How Life Insurance Can Fund A Child's College Education - LifeQuotes.com

How Life Insurance Can Fund A Child’s College Education

college tuition and life insurance

As the costs associated with education continue to rise, parents – and future parents – are taking precautionary steps to pay for their child’s schooling. Planning and purchasing a life insurance policy while a child is young is one of the most effective ways to make certain those funds are available.

Life insurance proceeds can help provide the cash needed to fund educational goals, according to Edward E. Graves, author of “McGill’s Life Insurance.”

If private schools, higher education or disabled children who face special educational needs are in the picture, you can expect even higher costs for tuition.

In 2016, the average annual price for undergraduate tuition, fees, room and board was $20,090 at public 4-year institutions and $45,370 at private 4-year institutions, according to the CollegeBoard.org.

It’s also worth noting the numbers are continually on the rise.

But, what if your surviving spouse wants to pursue education or training on a part-time basis? The length and costs of their education may increase if they’re working at the same time.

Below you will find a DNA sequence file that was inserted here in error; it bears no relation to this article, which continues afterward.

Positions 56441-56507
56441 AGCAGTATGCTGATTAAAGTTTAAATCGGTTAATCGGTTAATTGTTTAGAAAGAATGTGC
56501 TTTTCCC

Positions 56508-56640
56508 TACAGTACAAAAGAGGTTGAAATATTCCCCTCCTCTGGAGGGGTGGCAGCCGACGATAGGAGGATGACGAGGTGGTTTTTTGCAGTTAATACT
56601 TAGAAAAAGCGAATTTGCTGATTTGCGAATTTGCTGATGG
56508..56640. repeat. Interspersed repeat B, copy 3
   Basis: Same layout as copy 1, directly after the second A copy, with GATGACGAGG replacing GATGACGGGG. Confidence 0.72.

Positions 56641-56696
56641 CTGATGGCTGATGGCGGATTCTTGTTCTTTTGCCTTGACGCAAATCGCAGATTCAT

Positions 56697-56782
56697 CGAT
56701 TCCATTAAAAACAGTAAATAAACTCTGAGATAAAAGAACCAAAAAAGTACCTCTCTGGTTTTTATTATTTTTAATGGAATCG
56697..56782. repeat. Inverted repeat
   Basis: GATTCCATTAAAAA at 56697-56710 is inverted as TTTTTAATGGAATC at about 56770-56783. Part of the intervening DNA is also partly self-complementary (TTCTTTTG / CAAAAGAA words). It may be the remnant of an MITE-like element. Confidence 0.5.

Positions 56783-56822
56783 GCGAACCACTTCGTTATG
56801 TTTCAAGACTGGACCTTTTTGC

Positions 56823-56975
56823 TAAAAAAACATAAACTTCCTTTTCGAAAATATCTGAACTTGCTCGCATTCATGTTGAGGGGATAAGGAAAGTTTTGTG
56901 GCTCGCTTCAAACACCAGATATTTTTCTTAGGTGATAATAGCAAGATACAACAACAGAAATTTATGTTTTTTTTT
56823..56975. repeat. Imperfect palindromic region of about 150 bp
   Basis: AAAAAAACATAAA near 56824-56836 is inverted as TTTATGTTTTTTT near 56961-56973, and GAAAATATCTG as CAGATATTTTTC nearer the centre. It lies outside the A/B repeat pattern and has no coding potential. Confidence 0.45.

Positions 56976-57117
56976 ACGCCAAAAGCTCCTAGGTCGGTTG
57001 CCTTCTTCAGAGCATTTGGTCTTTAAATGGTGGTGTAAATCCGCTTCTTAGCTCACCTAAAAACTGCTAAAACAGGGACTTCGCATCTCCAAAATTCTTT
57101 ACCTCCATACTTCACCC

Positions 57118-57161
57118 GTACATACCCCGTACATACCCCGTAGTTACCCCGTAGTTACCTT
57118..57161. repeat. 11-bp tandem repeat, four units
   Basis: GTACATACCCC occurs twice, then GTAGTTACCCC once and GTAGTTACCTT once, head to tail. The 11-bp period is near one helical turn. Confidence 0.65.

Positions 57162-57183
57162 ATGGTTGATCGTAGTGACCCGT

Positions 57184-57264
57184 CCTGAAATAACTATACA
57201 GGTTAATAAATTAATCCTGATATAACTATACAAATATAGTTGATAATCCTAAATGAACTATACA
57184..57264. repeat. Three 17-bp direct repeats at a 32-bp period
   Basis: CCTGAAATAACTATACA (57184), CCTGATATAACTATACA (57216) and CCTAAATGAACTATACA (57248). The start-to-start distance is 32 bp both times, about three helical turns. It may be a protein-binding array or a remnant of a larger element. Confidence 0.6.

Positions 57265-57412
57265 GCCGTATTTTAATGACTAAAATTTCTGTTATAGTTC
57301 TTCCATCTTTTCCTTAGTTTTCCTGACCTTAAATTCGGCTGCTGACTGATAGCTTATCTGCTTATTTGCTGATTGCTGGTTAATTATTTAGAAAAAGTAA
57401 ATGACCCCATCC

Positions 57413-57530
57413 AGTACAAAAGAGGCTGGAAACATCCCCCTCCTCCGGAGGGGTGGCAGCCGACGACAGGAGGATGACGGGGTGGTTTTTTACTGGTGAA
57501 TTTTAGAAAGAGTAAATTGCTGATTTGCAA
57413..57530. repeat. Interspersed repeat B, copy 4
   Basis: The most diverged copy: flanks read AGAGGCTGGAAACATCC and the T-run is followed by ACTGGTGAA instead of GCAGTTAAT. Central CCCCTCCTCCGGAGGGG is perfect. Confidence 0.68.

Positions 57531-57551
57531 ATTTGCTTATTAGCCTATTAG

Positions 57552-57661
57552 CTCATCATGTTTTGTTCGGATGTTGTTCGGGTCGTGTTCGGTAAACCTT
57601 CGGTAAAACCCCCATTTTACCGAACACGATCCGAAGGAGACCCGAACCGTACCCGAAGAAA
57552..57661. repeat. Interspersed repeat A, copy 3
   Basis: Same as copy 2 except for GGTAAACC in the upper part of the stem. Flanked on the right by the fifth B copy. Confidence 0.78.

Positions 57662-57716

The key, according to Marc Belletsky, spokesperson for The Hartford, is to start saving as early as possible and not underestimate the future cost of college.

“The more expensive the school, the higher the rate of inflation for the future,” Belletsky said. “It’s important to consider life insurance as a way to fund your child’s education because death interrupts any plan you may have had to build up savings.”

Belletsky suggests whole or universal life as another excellent way to save for your child’s tuition.

“These policies have a cash value component that allows you to build up savings and access the account while you’re still alive,” Belletsky said.

Life insurance proceeds from a death benefit or a trust can also help alleviate these financial burdens if the worst should happen.
college tuition chart


Leave a comment

This site uses Akismet to reduce spam. Learn how your comment data is processed.